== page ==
Producer Viscidio on beatboxing evolution

Hip-hop and beatboxing are integral parts of youth culture, said a prominent video producer on Tuesday.

Angela Viscidio, president of Eclectrix, Inc., visited the Oswego Cinema in the second of six film screenings that make up the “On Screen/In Person” film series organized by Artswego and the Cinema and Screen Studies department.

Viscidio served as the producer of “Beatboxing: The Fifth Element of Hip Hop,” a documentary about the evolution of beatboxing (the art of producing musical beats using only one’s mouth, throat, and vocal chords) and its impact on both hip-hop culture and music in general. The documentary features interviews from established beatboxing artists from around the world, including countries like the United Kingdom, Germany, Belgium, Japan, Canada and Switzerland.

 

 Q: How did your company Eclectrix start up?

A: It started off with me being involved in the performing arts. I studied dance for many years and also drums. I put my own CD together. So I was very involved in the performing arts, which is what kept me in New York City (coming from Great Britain). And then from there I was around musicians all the time and I picked up a camera and just fell in love with it. I started filming my friends in the performing arts and they paid me to film. One job lead to another job, to another job, to another job. I kind of created my own little job in New York by filming live bands for less money than most production companies would charge them. I was able to do it with one camera so that it was affordable and then gradually three-camera, four-camera, five-camera. Then your name gets out there, and at first people want to hire you because you’re cheap. And they go, “Oh, call Eclectrix, because they’re really reasonable and they do a good job.” So once you get over that hump, then you’re good to go. It’s a labor of love.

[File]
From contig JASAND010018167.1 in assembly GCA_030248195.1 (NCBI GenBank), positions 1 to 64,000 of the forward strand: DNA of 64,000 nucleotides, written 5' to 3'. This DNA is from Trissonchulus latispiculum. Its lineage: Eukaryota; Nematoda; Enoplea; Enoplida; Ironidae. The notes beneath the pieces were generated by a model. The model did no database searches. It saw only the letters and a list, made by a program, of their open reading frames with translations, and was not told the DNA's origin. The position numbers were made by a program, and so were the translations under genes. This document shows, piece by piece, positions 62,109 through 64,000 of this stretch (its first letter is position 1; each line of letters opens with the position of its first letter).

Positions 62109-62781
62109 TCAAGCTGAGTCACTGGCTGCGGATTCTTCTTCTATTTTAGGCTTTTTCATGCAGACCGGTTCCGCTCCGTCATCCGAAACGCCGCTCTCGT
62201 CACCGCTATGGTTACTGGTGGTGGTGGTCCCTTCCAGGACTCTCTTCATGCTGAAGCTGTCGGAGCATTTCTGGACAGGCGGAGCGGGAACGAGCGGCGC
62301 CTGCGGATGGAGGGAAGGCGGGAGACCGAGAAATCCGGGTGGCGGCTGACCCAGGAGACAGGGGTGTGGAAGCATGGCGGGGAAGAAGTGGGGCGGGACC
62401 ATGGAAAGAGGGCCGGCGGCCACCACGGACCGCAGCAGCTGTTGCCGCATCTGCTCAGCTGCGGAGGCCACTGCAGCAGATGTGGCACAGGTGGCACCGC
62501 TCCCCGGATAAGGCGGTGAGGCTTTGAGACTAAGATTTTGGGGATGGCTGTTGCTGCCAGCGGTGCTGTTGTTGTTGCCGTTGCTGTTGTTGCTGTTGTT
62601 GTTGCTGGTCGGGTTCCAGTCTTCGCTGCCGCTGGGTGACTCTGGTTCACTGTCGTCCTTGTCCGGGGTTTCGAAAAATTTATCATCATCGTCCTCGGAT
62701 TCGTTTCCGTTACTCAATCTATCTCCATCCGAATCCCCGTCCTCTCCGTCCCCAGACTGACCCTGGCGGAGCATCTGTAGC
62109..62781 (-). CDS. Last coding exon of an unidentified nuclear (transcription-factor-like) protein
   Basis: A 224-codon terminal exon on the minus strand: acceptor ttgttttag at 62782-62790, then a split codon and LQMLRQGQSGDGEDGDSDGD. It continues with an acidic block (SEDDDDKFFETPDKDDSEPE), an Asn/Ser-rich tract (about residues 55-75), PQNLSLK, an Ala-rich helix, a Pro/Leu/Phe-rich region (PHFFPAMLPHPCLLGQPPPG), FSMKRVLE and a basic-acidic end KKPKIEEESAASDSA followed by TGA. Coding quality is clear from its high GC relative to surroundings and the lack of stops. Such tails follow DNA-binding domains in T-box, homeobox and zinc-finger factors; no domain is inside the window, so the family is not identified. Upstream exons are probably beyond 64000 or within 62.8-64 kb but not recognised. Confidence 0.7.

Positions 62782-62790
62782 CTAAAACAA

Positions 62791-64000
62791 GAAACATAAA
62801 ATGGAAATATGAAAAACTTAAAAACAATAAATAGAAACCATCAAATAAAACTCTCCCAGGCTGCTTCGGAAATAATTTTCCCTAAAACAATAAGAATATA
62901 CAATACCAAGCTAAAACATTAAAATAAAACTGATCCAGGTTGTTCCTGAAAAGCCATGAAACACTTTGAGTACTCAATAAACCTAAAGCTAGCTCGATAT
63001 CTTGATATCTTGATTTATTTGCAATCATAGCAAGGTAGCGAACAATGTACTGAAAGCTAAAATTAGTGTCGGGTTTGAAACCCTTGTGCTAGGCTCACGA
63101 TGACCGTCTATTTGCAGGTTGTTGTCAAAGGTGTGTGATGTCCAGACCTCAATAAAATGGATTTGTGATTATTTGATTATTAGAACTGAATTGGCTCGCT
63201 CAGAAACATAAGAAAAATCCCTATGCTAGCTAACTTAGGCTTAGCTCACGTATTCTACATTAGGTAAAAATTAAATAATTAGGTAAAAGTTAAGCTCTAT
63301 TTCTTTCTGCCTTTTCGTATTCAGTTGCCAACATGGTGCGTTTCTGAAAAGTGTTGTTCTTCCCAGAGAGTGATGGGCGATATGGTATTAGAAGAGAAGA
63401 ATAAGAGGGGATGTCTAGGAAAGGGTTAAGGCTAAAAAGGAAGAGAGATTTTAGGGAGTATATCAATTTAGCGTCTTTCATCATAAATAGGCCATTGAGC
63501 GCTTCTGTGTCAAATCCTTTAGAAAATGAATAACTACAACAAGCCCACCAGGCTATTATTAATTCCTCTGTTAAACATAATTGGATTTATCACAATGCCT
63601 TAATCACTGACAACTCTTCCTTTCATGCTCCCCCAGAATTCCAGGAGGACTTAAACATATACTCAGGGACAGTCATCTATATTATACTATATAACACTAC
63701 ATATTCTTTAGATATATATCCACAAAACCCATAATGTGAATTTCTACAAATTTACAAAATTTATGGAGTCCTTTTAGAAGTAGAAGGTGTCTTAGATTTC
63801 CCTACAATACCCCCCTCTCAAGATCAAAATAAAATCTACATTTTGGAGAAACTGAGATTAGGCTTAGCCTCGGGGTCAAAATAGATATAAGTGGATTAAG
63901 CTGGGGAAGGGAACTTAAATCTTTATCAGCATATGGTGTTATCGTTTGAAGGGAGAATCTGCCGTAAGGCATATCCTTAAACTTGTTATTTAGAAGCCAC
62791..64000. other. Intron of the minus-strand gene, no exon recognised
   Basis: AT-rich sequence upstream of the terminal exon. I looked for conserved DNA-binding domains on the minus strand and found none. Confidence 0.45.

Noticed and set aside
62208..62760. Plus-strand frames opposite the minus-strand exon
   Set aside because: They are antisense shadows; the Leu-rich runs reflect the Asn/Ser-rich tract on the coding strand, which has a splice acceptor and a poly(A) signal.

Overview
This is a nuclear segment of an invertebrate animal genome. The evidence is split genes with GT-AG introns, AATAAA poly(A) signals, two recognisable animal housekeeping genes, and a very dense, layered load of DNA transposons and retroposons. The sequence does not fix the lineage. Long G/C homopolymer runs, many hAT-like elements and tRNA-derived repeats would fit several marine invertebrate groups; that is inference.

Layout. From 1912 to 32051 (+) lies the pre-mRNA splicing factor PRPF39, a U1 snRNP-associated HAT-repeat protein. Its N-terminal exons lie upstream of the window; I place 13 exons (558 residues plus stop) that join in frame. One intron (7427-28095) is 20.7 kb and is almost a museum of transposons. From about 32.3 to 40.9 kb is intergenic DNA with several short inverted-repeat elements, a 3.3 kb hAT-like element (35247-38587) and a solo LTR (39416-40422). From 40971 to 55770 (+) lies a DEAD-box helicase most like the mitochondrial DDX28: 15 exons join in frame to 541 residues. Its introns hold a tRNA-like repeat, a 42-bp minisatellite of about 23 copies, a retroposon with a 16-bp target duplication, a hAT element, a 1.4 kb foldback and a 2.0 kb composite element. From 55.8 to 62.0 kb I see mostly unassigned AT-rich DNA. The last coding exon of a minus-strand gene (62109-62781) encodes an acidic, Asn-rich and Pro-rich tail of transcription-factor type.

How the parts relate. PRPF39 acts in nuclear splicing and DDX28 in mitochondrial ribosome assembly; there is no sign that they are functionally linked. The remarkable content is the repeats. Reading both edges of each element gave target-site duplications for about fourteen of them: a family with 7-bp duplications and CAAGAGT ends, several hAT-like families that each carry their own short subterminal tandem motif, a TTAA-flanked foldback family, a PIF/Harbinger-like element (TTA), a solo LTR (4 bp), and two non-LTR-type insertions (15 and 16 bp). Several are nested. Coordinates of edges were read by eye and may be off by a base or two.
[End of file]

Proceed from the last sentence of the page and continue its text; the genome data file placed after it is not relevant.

Q: You mentioned that at first you weren’t a fan of hip-hop. What drove you to get interested in hip-hop in general?

A: The beatboxing. When I saw what Butterscotch [one of the beatboxers from the documentary] do what she did, being her own accomplished musician as she is, and Bellatrix, Greg Patillo, THePETEBOX, they’re all accomplished musicians who have studied music, read music, play classical music. When they came out there and do what they do, it’s the spirit of it. It’s so alive, and it’s fun. It seems really simple, but it’s not simple, it’s quite complex. It’s rhythm, which is where I come from, so I really related to the percussive side of beatboxing. It’s all percussion, which is one of my loves. That’s what I connected to, really.

 

Born and raised in Wales, Viscidio moved to the United States in 1981 to pursue her dreams in visual and performing arts. Her production company has produced performance footage for a number of musicians, actors, and other creative icons. The company also provides services for editing, direction and post-production. Viscidio produced “Beatboxing: The Fifth Element of Hip-Hop” on a shoestring budget, with many of the performers within the documentary having donated their time.

The “On Screen/In Person” series continues on Nov. 15 with directors Dean Hamer and Joe Wilson presenting their documentary, “Out in the Silence,” about a high school jock forming a bond with an openly gay filmmaker in order to make sense of what is going on around him. More information can be found at oswego.edu/arts.

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